You guys also need to keep in mind that doing dynamic loading of implementations classes may need to be implemented differently based on the container that the app is running in. A good example is OSGi. The way factories are currently implemented would probably not work there. So it's best to avoid getting into the factory business to begin with.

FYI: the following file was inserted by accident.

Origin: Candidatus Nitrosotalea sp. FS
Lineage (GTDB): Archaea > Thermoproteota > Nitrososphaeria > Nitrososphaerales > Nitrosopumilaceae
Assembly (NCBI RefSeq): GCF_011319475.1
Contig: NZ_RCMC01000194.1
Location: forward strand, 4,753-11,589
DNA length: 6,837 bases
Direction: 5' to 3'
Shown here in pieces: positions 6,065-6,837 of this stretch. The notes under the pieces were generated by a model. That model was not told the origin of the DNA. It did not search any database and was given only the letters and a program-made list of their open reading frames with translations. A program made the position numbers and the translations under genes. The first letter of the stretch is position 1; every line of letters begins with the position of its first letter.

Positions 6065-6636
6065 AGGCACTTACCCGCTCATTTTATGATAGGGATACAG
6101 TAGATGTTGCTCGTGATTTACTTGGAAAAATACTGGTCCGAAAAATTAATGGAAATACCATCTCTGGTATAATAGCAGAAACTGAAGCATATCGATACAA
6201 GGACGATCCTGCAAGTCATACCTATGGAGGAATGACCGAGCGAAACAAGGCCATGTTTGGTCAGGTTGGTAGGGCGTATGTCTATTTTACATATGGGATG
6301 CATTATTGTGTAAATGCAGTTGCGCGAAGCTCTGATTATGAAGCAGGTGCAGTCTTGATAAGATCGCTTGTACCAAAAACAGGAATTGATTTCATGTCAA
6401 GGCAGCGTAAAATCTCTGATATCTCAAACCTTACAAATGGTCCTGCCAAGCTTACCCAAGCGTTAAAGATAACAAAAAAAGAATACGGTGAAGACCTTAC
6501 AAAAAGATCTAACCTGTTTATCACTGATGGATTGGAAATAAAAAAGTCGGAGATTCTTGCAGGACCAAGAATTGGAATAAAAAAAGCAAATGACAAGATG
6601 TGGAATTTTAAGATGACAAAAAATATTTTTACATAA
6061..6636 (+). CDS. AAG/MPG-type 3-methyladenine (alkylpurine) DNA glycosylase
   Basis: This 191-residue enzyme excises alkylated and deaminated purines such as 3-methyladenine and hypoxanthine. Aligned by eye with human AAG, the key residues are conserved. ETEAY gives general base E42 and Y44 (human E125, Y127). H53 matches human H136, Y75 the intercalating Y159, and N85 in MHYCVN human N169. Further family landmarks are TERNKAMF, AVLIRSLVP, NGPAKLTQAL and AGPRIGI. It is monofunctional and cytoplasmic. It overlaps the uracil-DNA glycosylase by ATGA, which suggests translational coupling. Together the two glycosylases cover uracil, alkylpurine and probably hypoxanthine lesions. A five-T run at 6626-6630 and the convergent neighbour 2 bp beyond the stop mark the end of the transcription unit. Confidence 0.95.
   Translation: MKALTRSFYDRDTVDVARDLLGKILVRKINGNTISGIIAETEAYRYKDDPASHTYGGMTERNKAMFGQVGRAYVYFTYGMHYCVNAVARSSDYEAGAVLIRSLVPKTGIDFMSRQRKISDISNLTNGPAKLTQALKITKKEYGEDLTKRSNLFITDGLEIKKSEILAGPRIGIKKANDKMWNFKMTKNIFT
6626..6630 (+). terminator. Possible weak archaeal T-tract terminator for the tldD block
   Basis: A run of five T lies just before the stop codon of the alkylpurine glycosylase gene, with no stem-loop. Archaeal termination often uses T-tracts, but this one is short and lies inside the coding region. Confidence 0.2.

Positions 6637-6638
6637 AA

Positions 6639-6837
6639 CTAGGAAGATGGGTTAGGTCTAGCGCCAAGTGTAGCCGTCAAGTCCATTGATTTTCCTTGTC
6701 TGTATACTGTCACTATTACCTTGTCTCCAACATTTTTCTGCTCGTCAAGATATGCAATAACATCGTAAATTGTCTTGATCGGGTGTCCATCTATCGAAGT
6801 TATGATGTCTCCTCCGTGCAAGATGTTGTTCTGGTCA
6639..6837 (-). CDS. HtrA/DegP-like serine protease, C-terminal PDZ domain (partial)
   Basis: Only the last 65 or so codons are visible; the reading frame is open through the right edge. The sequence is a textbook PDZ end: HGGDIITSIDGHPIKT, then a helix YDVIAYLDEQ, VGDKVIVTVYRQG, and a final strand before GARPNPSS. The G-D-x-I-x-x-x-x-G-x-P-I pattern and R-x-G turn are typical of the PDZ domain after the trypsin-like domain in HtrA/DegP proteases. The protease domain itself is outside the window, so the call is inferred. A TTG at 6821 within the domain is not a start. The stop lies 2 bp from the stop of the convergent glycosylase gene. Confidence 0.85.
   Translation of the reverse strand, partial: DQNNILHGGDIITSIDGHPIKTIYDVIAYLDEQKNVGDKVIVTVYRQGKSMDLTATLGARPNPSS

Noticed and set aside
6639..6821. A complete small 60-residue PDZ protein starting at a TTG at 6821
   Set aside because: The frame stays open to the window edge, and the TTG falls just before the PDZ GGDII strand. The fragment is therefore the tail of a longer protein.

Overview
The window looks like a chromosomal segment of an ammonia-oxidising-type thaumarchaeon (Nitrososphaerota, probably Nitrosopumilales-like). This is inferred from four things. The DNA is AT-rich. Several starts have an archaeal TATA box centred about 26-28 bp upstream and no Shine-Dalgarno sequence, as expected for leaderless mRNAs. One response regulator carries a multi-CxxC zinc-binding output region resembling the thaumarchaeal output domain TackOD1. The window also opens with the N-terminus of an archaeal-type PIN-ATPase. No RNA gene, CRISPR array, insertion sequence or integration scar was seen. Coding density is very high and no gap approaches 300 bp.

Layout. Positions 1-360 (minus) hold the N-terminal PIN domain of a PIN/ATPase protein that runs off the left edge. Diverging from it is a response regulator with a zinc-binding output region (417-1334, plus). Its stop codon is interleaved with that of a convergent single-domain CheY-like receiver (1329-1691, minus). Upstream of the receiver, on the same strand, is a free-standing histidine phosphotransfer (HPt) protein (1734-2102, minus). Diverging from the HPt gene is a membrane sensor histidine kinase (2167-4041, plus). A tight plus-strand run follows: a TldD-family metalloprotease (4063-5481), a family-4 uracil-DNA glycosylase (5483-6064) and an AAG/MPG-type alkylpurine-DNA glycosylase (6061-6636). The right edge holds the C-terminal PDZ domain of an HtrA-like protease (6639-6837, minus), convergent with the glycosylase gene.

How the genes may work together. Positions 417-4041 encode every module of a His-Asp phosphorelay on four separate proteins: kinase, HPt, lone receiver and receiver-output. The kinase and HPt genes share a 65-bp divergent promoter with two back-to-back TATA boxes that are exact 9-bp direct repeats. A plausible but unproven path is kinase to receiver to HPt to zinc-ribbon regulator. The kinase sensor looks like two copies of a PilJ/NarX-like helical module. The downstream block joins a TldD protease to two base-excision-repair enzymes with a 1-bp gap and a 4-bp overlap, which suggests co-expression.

On Fri, Aug 2, 2013 at 10:55 AM, Rob Godfrey <rob.j.godf...@gmail.com> wrote: > Given the Proton class doesn't require the user to know which > implementation they are using (but allows them to explicitly ask for a > particular implementation type if they so desire) I'm a little confused how > adding the requirement for the user to instantiate an implementation > specific class actually helps the user. Am I missing something? There > really is no need for a user to know about factories, etc... > > -- Rob > > > On 2 August 2013 15:13, Rafael Schloming <r...@alum.mit.edu> wrote: > >> On Fri, Aug 2, 2013 at 4:44 AM, Phil Harvey <p...@philharveyonline.com >> >wrote: >> >> > I agree that o.a.q.p.Proton is, overall, an improvement. I was partly >> > responsible for creating the ProtonFactoryLoader and XXXFactory classes, >> > and acknowledge that they make life too hard for the user. >> > >> > This was a result of trying to meet the following design goals: >> > 1. User code should not need to have a compile-time dependency on any >> > proton-c/j/jni classes. Given our current separation of the proton-api >> > from the proton-impl/proton-jni modules, it means user code should only >> > depend on proton-api at compile-time. >> > 2. Classes from the various "top level packages", such as engine, >> messenger >> > etc, should be kept separate unless they really need to be together. >> > >> > I still believe in goal 1 (though this will be discussed at greater >> length >> > on the related thread ), but am relaxed about item 2. >> > >> >> Thanks for describing the goals, it's helpful to have them written down. I >> personally don't feel that the Proton class is violating (2) in an >> important way so long as engine and messenger remain otherwise unentwined. >> >> I generally agree with (1) also, however I think it could use some further >> refinement. At the root of (1) is the desire to make it clear and obvious >> to developers if/when they are depending on the characteristics of a given >> implementation rather than on a more abstracted interface. Probably the >> most common example of this sort of thing within Java would be typical >> collections usage of interface/impl splits, e.g.: >> >> List foo = new ArrayList(); >> ArrayList bar = new ArrayList(); >> LinkedList baz = new LinkedList(); >> >> The suggested pattern for the Proton class would be following this pattern >> exactly: >> >> Proton p = new ProtonJ(); >> ProtonJ pj = new ProtonJ(); >> ProtonC pc = new ProtonC(); >> >> Now this pattern of course doesn't really speak to classpaths at all. The >> classpath issue is really entirely orthogonal to the interface/impl >> distinction. Right now we have separate classpaths, but a muddled >> interface/impl distinction since the impl jar adds new interfaces into >> packages belonging to the API jar, and the API jar has stuff in it that is >> really part of a specific impl. Likewise, you can have a clear >> interface/impl distinctions within a single jar as is the case with java >> collections. >> >> I'd argue that the classpath thing is really a distinct goal/requirement >> and is really more about a discovery mechanism for independent or third >> party implementations. I don't personally feel that this is a necessary >> requirement for us at this point, but I'm fairly relaxed if other people >> would like to support it. >> >> Given the above refinement of (1) into (1a) interface/impl split and (1b) >> independently implementable API, I would find it a bit odd to put the >> ProtonJ/ProtonC classes into the API package since that would introduce a >> dependency from the API package back to those impls (even if its only a >> runtime dependency) and would effectively give those impls an elevated >> position which in some sense is fine, but also seems contrary to the >> independently implementable notion in the first place. It seems like what >> you'd want in the API package is purely a generic discovery mechanism that >> would work for any implementation. >> >> As I said above, I don't feel like such a discovery mechanism is really a >> requirement for us right now. I think actually having a complicated >> discovery/factory pattern is in some ways detrimental as it creates a >> barrier to entry for all users when most don't care about the flexibility >> it offers (at least right now) and if they do care about that flexibility >> it is easy enough for them to build their own. In fact modulo exception >> handling it is really just one extra line of code: >> >> Class impl = Class.forName(System.getProperty("blah")); >> Proton p = (Proton) impl.newInstance(); >> >> So I'd personally say go for the simple interface/impl split pattern that >> everyone knows and is used to and don't worry about a generic discovery >> mechanism until we actually have enough implementations for it to be >> warranted. >> >> --Rafael >> -- Hiram Chirino Engineering | Red Hat, Inc. hchir...@redhat.com | fusesource.com | redhat.com skype: hiramchirino | twitter: @hiramchirino blog: Hiram Chirino's Bit Mojo